Honor Flight Network

IMG_7298Yesterday after dropping my daughter off at the airport, my husband and I were walking out and noticed a big commotion. Two long lines of sign holding, American flag waving people had gathered and were beginning to cheer.


This large crowd of well wishers had turned out to pay their respects to WWII and Korean War veterans. They had spent the day in D.C. visiting the memorials dedicated to them. This day was made possible courtesy of Honor Flight Network. They were now flying home after their adventure.


IMG_7300Boy Scouts rushed up to the vets eager to shake their hands and the Girl Scouts handed out free boxes of cookies to each person. As they proceeded down this line of cheering fans, they waved, smiled, teared up, and savored this moment of appreciation.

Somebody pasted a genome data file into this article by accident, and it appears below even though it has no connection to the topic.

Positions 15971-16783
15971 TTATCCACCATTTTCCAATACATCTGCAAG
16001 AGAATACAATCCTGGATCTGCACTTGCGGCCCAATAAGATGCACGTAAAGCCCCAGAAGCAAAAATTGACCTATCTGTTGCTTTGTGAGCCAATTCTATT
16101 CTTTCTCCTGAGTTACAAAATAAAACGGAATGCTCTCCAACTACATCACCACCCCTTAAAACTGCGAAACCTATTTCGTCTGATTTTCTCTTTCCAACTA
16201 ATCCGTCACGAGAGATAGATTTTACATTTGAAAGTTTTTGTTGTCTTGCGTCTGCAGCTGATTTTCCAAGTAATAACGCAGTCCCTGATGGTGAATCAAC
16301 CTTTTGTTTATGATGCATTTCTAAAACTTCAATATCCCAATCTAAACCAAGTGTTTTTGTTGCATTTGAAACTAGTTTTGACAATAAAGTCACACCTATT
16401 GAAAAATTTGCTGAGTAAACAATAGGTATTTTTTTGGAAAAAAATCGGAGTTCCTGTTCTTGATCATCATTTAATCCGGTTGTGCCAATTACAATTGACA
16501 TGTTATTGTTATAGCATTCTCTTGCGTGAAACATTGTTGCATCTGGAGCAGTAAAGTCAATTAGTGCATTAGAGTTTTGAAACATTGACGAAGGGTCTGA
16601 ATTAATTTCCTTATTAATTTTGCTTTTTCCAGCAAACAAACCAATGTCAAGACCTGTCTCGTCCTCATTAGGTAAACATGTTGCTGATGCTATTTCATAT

Being greeted at the airport as the American heroes that they are was clearly a special moment for these veterans. The smiles and looks of delight on their faces showed just how wonderful this day had been for them.


IMG_7265Honor Flight Network is an organization formed with the purpose of honoring veterans for their sacrifices. Many of America’s veterans have never had the opportunity to visit their memorials and reflect upon what their service meant to themselves and our country. Veterans are flown FREE of charge to Washington, D.C. The only money they need to bring is for souvenirs!


Unfortunately, time is running out for WWII veterans to visit their memorial. There are approximately 1.7 million WWII vets still alive and an estimated 640 of them die each day according to the Department of Veterans Affairs.  WWII veterans are given top priority to participate in Honor Flight Network, as are veterans who are terminally ill. Korean War Veterans are now also being flown in to see their monument as more room becomes available.